The EU recently released a communication on the future data strategy for Europe outlining a strategy for policy measures and investments to enable the data economy in Europe for the next five years. This strategy was launched at the same time as the Commission’s Communication on “Shaping Europe’s digital future”.
The data strategy paper outlines specific measures that can be taken to keep the EU at the forefront of the data-agile economy, but at the same time promoting the values of the EU.
“This Communication puts forward a European data strategy whose ambition is to enable the EU to become the most attractive, most secure and most dynamic data-agile economy in the world – empowering Europe with data to improve decisions and better the lives of all of its citizens. It enumerates a number of policy measures and investments needed to achieve this goal.”
In order for EU to acquire a leading role in the data economy, they have recognised the need to address issues ranging from connectivity to processing and storage of data, computing power and cybersecurity and to improve its governance structures for handling data and to increase its pools of quality data available for use and reuse.
The European data strategy aims to give businesses in the EU the opportunity to make the most of the Single Market. It will ensure that data can flow within the EU and across sectors, that laws and regulations are upheld with particular focus on personal data protection, consumer protection legislation and competition law. It also will ensure that rules for access to and use of data are fair, practical and clear and that there is an open approach to international data flows.
Four pillars of the Data Strategy
The EU strategy is built on four pillars: A cross-sectoral governance framework for data access and use; Enablers: Investments in data and strengthening Europe’s capabilities and infrastructures for hosting, processing and using data, interoperability; Competencies: Empowering individuals, investing in skills and in SMEs; and Common European data spaces in strategic sectors and domains of public interest.
A cross-sectoral governance framework for data access and use
The first priority is to put in place a legislative framework for the governance of common European data spaces by the end of 2020. This framework will support decisions on what data can be used in which situations, facilitate cross-border data use, and prioritise interoperability requirements and standards within and across sectors. The framework will reinforce the necessary structures in the Member States and at EU level to facilitate the use of data for innovative business ideas, both at sector-specific and from a cross-sector perspective.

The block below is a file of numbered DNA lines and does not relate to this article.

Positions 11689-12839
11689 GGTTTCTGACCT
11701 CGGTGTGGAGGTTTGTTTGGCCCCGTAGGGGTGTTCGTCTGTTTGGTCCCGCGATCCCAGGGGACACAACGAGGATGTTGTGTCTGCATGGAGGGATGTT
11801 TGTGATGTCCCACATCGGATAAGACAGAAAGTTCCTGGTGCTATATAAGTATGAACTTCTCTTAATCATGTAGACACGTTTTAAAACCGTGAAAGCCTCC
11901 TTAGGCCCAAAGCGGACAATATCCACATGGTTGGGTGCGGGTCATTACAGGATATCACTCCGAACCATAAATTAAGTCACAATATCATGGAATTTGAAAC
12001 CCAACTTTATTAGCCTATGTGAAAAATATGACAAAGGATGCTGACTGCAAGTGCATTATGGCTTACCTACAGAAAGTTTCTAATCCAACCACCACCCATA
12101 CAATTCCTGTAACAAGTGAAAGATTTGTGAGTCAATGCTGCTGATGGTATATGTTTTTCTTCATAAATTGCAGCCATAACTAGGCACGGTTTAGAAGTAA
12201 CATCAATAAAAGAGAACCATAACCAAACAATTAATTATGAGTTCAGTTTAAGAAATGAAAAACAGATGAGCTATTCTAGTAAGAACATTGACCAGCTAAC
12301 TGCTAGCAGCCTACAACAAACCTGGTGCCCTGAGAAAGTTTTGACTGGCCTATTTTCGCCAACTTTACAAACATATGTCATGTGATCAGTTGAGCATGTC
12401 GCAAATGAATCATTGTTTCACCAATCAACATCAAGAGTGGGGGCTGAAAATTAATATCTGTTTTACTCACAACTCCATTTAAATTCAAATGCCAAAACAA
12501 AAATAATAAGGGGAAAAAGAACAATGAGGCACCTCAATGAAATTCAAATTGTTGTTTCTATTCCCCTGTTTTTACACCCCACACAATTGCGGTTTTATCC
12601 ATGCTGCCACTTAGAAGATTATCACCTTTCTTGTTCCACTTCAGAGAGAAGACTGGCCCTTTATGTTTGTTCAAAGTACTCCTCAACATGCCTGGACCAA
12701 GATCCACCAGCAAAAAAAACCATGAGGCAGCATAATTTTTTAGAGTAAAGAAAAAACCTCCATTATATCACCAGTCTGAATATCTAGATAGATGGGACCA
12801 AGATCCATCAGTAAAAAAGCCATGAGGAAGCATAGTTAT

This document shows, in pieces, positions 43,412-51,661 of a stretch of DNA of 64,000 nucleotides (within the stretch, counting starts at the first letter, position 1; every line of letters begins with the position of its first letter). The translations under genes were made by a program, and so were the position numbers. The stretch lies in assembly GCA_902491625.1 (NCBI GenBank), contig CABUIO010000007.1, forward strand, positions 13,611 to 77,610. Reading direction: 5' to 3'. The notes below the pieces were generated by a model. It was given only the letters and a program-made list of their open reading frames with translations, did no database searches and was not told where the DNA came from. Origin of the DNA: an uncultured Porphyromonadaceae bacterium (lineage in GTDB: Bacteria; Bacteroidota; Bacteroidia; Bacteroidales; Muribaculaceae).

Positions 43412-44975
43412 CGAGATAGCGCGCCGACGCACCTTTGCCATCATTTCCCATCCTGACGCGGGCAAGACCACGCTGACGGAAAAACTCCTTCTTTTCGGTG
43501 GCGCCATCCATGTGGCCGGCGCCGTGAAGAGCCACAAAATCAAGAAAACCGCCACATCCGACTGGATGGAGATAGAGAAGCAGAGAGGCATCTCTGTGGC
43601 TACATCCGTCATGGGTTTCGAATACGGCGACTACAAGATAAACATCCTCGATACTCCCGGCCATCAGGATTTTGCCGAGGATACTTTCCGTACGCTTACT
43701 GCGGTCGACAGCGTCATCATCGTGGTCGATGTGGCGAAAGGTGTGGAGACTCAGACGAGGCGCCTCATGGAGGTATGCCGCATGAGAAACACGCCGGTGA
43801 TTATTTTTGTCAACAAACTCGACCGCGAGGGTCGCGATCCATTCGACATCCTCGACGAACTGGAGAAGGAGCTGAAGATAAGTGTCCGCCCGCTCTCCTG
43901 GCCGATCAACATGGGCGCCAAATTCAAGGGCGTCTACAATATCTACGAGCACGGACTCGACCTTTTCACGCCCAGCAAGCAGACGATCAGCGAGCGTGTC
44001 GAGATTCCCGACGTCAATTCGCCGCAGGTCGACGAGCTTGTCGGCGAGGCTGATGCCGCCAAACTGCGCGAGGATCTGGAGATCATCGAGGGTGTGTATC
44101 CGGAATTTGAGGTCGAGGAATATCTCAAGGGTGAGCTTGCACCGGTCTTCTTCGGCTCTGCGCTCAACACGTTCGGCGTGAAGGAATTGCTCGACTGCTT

Investments in data and Strengthening capabilities and infrastructures for hosting, processing and using data
There will be investments made into a High Impact project on European data spaces and data sharing architectures which include standards for data sharing, best practices, tools and governance structures. The first implementation phase is expected for 2022. Other steps planned are to sign a Memoranda of Understanding with the Member States on cloud federation by the third quarter 2020 as well as launching a European cloud services marketplace and create an EU regulatory cloud rulebook by the end of 2022.
Empowering individuals, investing in skills and in SMEs
The EU will encourage its citizens to take control of their data through tools to enable decisions about what is done with their data. They will invest in skills and general data literacy and by 2025, the EU and the Member States hope to half the current gap of 1 million digital specialists, with a focus on increasing the participation of women. The European SME strategy will set out steps to support SMEs and start-ups in which data plays a big role.
Create common European data sector spaces and domains of public interest
The Commission will promote the development of common European data spaces in strategic economic sectors and domains of public interest. These sectors are those where the use of data will have an impact on the entire ecosystem and its citizens. A framework will measure data flows and estimate their economic value within Europe, and between Europe and the rest of the world by the end of 2021.
EU to seize the opportunities the data economy presents
The report concludes that “A European way for handling data will ensure that more data becomes available for addressing societal challenges and for use in the economy while respecting and promoting our European shared values. In order to secure its digital future, the EU has to seize its window of opportunity in the data economy.”